National Plant Flower Day is on March 12 every year. We don’t know about you, but flowers make us an infinitely nicer and happier bunch! We love how they’re just meant to bloom — no questions asked. The flower’s approach to life is worth emulating! Not only do they bring us joy, but there’s a flower for virtually every mood. Whether expressing grief, love, gratitude, or appreciation, flowers say it best when words fail us. So let’s spread the love and plant more flowers this National Plant a Flower Day.
History of National Plant a Flower Day
Flowers have changed the face of the earth, quite literally, ever since they made an appearance in the Cretaceous period over 145 million years ago. Before flowers, the world was abundant in ferns and conifers – an endless expanse of green idyll.
Thanks to insects and dinosaurs plowing their way across, flowers diversified rapidly. The explosion of plant varieties and color cascaded into the birth of several plant families we know today.
Flowering plants are vital to existence. They’re food sources that provide humans and animals the sustenance we need to survive.
More than anything, flowers have an uplifting quality that captures the imagination. Many flowers bloom just for a short period, usually in spring or early summer. Although short-lived, few things compare to the beauty of flowers in full bloom. Perhaps their transient yet incomparable beauty inspired the symbolic meanings of flowers across various world cultures.
Across civilizations, flowers have retained certain myths and symbolism. Their fragility has come to represent death or new life. Sometimes they represent gods and goddesses too. But, there’s no denying how flowers in full bloom are a universal expression of joy.
During the late 1800s in Europe, a new concept around flowers became popular. These stunning blooms became a way to represent people’s feelings. Communicating through flower arrangements helped articulate the unsaid. Soon, codebooks to decipher the language of flowers would make communication easier. For example, a field clover meant, “When can I see you again?” A red rose petal meant “Yes.” Green flowers signified the receiver’s heart was made of stone!
The days of complex flower codes may be long gone, but flowers continue to bring joy and meaning to our lives. We may never know who came up with National Plant A Flower Day. The real question isn’t ”why?” but “why not?”
National Plant a Flower Day timeline
Flowers make an appearance on Earth.
In Europe, the idea that flowers represent feelings grows into an elaborate ‘language of flowers.’
Vincent Van Gogh paints five different versions of sunflowers in a vase.
Elizabeth Zimmer, a microbiologist, traces the common ancestry of all flowering plants to a woody plant called Amborella trichopoda.
National Plant a Flower Day FAQs
What is National Flower Day?
National Flower Day on March 21 celebrates the first official day of spring. It’s a day to bid farewell to winter and look forward to sunny weather. Planting flowers is a great way to commemorate this day. People also send flowers to loved ones or spend time in nature surrounded by flowers.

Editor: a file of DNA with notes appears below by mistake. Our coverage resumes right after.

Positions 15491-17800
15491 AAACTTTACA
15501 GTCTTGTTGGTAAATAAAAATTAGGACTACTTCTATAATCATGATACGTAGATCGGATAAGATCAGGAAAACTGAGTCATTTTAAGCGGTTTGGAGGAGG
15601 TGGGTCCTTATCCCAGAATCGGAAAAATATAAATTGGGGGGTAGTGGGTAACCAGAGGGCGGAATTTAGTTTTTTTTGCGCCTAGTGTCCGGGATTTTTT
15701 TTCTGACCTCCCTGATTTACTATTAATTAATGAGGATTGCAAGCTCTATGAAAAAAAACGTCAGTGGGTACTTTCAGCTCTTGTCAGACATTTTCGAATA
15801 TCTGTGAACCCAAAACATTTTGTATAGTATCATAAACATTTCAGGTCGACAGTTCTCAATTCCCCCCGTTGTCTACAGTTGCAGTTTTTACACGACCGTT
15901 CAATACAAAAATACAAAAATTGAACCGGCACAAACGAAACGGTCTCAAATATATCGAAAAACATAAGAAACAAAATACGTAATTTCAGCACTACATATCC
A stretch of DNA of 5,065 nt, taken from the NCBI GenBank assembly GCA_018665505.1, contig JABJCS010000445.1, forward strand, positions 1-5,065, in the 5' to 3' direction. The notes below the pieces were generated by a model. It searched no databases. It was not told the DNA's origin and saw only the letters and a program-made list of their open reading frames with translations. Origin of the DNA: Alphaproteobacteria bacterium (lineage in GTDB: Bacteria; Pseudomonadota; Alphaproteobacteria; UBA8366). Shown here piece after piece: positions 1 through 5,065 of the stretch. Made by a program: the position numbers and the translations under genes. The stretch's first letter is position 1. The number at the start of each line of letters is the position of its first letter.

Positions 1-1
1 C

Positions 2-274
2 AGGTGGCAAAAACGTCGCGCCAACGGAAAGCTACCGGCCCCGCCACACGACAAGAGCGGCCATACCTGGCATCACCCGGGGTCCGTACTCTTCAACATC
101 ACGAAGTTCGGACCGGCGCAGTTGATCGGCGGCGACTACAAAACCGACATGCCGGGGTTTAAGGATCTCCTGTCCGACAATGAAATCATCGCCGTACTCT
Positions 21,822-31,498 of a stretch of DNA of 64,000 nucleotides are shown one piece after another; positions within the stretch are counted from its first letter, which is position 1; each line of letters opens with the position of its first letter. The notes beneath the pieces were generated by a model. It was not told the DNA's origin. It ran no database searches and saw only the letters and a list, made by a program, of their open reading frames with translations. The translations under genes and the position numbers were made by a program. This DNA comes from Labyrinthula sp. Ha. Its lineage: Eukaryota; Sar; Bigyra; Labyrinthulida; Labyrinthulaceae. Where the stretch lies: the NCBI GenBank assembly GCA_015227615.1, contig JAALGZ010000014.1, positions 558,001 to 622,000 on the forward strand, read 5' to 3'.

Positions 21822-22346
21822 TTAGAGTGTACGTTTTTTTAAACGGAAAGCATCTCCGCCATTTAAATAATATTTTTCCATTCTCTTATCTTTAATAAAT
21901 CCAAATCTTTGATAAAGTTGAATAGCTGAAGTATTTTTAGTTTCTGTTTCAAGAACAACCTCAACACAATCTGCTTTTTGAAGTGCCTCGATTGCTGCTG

Does the U.S have a national flower?
President Ronald Reagan declared the rose as the United States’ national flower on October 7, 1986.
What flower blooms and dies in one day?
Flowers that bloom and die in one day are the tropical hibiscus, the Virginia spiderwort, hibiscus flowers, and daylilies.
National Plant a Flower Day Activities
Plant a flower
Today is a perfect day to start a garden at home. Plant a flower or several if you’re feeling ambitious! Depending on where you are in the world, choose flowers best suited for planting in March.
Take a walk outside
Take a long walk in a park or garden today. Treat your senses to the sights, sounds, and smells of spring.
Visit the florist
Make a trip down to your neighborhood florist or farmers’ market. Take the opportunity to ask questions — which flowers are in season, how best to grow them. Bring back a bunch of your favorites to brighten those empty nooks at home
5 Important Facts About Hydrangeas
Toxic bloom bombs
Keep them away from pets since hydrangea leaves release cyanide when eaten.
An official hydrangea fan club
Hydrangea enthusiasts can become members of the American Hydrangea Society.
This flower is always thirsty
The name hydrangea means ‘water vessel’ in Ancient Greek, referring to the flower’s incredible love for water.
Their colors depend on chemistry
Whether blue, purple, or pink, gardeners need to perfect a soil’s pH to get the desired colors.
They grow everywhere
Although originally from Japan, hydrangeas are found all over the world.
Why We Love National Plant a Flower Day
Because spring has truly sprung
National Plant a Flower Day officially welcomes warmer weather. It’s a symbol of new life and enthusiasm to meet the rest of the year head-on. All of us need that kind of energy in our lives
Flowers make the world go round
More flowers, more life. Planting more flowers not only makes the world beautiful but ensures life on earth survives.
Flowers make everything special
Flowers make perfect gifts. They help us express what we’re unable to say out loud.
National Plant a Flower Day dates